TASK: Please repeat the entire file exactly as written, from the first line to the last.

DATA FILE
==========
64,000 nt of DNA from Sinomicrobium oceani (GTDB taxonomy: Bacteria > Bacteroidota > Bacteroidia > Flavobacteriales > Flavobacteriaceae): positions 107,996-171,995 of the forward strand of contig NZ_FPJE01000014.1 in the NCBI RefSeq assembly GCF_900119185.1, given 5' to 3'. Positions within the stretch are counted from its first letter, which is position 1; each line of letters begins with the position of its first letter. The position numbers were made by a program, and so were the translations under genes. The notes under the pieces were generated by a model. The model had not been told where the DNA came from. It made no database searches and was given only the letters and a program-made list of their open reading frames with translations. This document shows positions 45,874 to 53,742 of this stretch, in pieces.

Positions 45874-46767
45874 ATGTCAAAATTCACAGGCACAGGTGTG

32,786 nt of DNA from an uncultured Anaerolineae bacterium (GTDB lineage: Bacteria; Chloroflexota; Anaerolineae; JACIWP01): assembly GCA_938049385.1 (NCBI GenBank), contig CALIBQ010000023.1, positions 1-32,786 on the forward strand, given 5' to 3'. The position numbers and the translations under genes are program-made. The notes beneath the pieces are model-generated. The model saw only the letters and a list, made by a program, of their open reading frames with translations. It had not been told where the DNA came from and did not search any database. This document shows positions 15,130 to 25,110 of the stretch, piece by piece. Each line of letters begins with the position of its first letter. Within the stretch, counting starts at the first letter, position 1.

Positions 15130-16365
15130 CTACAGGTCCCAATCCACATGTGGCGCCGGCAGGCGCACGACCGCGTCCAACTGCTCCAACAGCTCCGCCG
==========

64,000 nt of DNA from Sinomicrobium oceani (GTDB taxonomy: Bacteria > Bacteroidota > Bacteroidia > Flavobacteriales > Flavobacteriaceae): positions 107,996-171,995 of the forward strand of contig NZ_FPJE01000014.1 in the NCBI RefSeq assembly GCF_900119185.1, given 5' to 3'. Positions within the stretch are counted from its first letter, which is position 1; each line of letters begins with the position of its first letter. The position numbers were made by a program, and so were the translations under genes. The notes under the pieces were generated by a model. The model had not been told where the DNA came from. It made no database searches and was given only the letters and a program-made list of their open reading frames with translations. This document shows positions 45,874 to 53,742 of this stretch, in pieces.

Positions 45874-46767
45874 ATGTCAAAATTCACAGGCACAGGTGTG

32,786 nt of DNA from an uncultured Anaerolineae bacterium (GTDB lineage: Bacteria; Chloroflexota; Anaerolineae; JACIWP01): assembly GCA_938049385.1 (NCBI GenBank), contig CALIBQ010000023.1, positions 1-32,786 on the forward strand, given 5' to 3'. The position numbers and the translations under genes are program-made. The notes beneath the pieces are model-generated. The model saw only the letters and a list, made by a program, of their open reading frames with translations. It had not been told where the DNA came from and did not search any database. This document shows positions 15,130 to 25,110 of the stretch, piece by piece. Each line of letters begins with the position of its first letter. Within the stretch, counting starts at the first letter, position 1.

Positions 15130-16365
15130 CTACAGGTCCCAATCCACATGTGGCGCCGGCAGGCGCACGACCGCGTCCAACTGCTCCAACAGCTCCGCCG